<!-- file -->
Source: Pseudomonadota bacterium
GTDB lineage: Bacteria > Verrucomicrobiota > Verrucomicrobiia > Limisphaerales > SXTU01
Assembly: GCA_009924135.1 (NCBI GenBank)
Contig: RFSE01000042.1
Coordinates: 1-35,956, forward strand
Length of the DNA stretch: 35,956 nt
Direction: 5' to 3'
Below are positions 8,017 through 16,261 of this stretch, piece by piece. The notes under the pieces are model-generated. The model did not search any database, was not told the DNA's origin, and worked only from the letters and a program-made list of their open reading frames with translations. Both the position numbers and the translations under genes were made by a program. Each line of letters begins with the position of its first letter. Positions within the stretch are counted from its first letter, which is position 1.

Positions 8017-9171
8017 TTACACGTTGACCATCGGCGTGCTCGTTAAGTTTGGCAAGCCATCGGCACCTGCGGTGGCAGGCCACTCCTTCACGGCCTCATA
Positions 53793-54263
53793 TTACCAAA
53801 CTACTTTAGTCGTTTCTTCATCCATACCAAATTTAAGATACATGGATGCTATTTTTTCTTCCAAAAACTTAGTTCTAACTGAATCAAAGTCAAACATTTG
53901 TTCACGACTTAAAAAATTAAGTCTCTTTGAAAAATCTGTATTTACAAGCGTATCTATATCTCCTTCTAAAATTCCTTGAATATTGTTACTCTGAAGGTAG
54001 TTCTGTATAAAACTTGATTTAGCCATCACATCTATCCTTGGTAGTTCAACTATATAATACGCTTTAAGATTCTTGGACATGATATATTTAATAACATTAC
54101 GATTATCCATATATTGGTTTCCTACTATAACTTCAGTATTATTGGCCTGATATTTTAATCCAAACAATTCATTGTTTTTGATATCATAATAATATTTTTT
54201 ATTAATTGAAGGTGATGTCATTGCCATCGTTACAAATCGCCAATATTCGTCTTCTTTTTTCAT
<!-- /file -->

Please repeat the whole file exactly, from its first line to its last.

Source: Pseudomonadota bacterium
GTDB lineage: Bacteria > Verrucomicrobiota > Verrucomicrobiia > Limisphaerales > SXTU01
Assembly: GCA_009924135.1 (NCBI GenBank)
Contig: RFSE01000042.1
Coordinates: 1-35,956, forward strand
Length of the DNA stretch: 35,956 nt
Direction: 5' to 3'
Below are positions 8,017 through 16,261 of this stretch, piece by piece. The notes under the pieces are model-generated. The model did not search any database, was not told the DNA's origin, and worked only from the letters and a program-made list of their open reading frames with translations. Both the position numbers and the translations under genes were made by a program. Each line of letters begins with the position of its first letter. Positions within the stretch are counted from its first letter, which is position 1.

Positions 8017-9171
8017 TTACACGTTGACCATCGGCGTGCTCGTTAAGTTTGGCAAGCCATCGGCACCTGCGGTGGCAGGCCACTCCTTCACGGCCTCATA
Positions 53793-54263
53793 TTACCAAA
53801 CTACTTTAGTCGTTTCTTCATCCATACCAAATTTAAGATACATGGATGCTATTTTTTCTTCCAAAAACTTAGTTCTAACTGAATCAAAGTCAAACATTTG
53901 TTCACGACTTAAAAAATTAAGTCTCTTTGAAAAATCTGTATTTACAAGCGTATCTATATCTCCTTCTAAAATTCCTTGAATATTGTTACTCTGAAGGTAG
54001 TTCTGTATAAAACTTGATTTAGCCATCACATCTATCCTTGGTAGTTCAACTATATAATACGCTTTAAGATTCTTGGACATGATATATTTAATAACATTAC
54101 GATTATCCATATATTGGTTTCCTACTATAACTTCAGTATTATTGGCCTGATATTTTAATCCAAACAATTCATTGTTTTTGATATCATAATAATATTTTTT
54201 ATTAATTGAAGGTGATGTCATTGCCATCGTTACAAATCGCCAATATTCGTCTTCTTTTTTCAT